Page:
Are you concerned about search privacy? If so, then you might be interested in two smaller search engines. Google and Bing, the leading competitors in search, store your search data for up to 18 months. But Blekko and DuckDuckGo are banking on you wanting more privacy than that.
Blekko – Blekko stores your search data for 48 hours, and that’s it. But the problem with Blekko is that your searches are confined only to sites that you or your friends tell it to search. The search engine makes use of “slashtags,” which are akin to Twitter’s hashtags. The intent is to cut out spam and undesired results from your searches. This type of search engine can be useful to your business if you can train your customers to use it and add important search terms related to your website as slashtags for their searches. Good luck in that.
DuckDuckGo – DuckDuckGo is more traditional in that they do crawl the Web and return search results based on keyword-related queries. And they do not collect your private information at all. Nada. You can also turn the privacy features off, if you prefer.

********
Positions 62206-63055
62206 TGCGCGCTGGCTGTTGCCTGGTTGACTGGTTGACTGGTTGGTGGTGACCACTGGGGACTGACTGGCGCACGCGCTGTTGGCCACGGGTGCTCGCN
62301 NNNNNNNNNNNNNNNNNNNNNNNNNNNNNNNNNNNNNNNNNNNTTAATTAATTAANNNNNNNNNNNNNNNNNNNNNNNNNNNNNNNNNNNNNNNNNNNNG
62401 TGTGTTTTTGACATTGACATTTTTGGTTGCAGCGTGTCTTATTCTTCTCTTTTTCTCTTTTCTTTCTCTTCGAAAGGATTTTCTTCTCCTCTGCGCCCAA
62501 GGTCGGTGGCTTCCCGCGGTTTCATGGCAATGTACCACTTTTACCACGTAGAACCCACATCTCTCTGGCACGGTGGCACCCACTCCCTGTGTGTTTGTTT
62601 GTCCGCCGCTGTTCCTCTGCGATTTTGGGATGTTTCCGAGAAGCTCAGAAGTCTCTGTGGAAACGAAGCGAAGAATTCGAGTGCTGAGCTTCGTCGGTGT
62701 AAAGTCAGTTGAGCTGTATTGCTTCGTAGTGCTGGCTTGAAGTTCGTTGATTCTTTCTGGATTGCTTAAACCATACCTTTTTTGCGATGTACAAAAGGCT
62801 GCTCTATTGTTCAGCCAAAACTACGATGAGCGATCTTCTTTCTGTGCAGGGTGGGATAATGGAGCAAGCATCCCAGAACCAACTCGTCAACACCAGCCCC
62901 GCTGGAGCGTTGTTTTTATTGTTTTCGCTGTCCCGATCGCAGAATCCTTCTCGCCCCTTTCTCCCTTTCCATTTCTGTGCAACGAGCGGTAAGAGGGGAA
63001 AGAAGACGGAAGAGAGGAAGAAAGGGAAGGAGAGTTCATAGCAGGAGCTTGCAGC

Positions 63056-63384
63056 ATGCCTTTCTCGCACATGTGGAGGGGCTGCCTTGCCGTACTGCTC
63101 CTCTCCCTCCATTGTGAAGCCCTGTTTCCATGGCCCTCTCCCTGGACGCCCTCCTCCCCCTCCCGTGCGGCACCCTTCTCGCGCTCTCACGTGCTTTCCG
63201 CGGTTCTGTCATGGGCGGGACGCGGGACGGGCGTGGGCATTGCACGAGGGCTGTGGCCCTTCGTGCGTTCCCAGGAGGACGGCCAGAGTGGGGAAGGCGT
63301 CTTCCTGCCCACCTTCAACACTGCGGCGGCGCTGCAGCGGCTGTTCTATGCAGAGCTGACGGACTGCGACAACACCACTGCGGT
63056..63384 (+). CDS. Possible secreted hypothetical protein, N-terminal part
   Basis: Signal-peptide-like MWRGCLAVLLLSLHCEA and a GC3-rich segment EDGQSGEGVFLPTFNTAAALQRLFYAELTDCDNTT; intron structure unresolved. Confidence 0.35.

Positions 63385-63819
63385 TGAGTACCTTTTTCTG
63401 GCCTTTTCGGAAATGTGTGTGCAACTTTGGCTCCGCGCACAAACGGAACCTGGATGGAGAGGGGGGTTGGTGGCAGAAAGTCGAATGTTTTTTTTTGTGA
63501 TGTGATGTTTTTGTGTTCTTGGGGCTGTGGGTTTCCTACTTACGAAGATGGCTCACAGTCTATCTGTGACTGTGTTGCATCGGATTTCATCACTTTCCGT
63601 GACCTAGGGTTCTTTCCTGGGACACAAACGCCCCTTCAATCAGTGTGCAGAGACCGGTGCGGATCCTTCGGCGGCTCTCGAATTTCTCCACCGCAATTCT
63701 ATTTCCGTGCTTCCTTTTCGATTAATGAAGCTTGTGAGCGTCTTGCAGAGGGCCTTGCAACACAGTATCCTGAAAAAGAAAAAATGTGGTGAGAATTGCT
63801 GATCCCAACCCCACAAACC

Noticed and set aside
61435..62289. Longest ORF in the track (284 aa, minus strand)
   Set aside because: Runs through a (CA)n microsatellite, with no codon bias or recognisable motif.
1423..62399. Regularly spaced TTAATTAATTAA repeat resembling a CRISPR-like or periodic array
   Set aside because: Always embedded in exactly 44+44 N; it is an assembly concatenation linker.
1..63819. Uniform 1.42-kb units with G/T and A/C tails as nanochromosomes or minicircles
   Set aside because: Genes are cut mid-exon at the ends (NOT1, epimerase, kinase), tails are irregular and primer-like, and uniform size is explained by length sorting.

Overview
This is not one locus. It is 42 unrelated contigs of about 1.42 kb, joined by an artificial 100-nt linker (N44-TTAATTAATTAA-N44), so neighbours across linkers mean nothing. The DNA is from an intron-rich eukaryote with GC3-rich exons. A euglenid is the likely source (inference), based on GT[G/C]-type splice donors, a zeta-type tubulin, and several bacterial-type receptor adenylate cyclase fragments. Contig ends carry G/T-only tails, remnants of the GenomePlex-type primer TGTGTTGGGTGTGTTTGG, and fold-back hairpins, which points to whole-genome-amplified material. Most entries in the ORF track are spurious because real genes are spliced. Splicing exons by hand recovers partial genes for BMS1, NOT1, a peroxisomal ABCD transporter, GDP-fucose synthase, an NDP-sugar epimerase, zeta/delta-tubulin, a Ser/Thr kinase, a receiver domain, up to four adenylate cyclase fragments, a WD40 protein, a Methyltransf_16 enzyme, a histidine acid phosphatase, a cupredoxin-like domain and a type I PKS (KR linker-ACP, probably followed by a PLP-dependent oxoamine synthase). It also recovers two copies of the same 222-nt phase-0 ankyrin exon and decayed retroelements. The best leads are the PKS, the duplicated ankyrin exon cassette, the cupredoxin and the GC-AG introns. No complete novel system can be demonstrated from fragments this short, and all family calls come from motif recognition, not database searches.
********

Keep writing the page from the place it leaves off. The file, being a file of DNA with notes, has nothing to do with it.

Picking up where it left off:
DuckDuckGo even refers you to two other search engines (on its privacy page) that do not collect your private information: Ixquick and Scroogle. The latter seems to base its results on Google search results, but it appears to be the only one of the four sites mentioned in this post to do so.
Are these smaller search engines good? Can they be good for your business? You’ll have to test them. I ran a test at both Blekko and DuckDuckGo. I was impressed that SBM was No. 1 at DuckDuckGo for the search phrase “small business marketing minnesota.” Of course, I’m No. 1 in both Google and Bing for the same phrase.
If you train your customers to conduct private searches at these search engines when searching for your business or services that you offer, then you might get some traffic from these sources.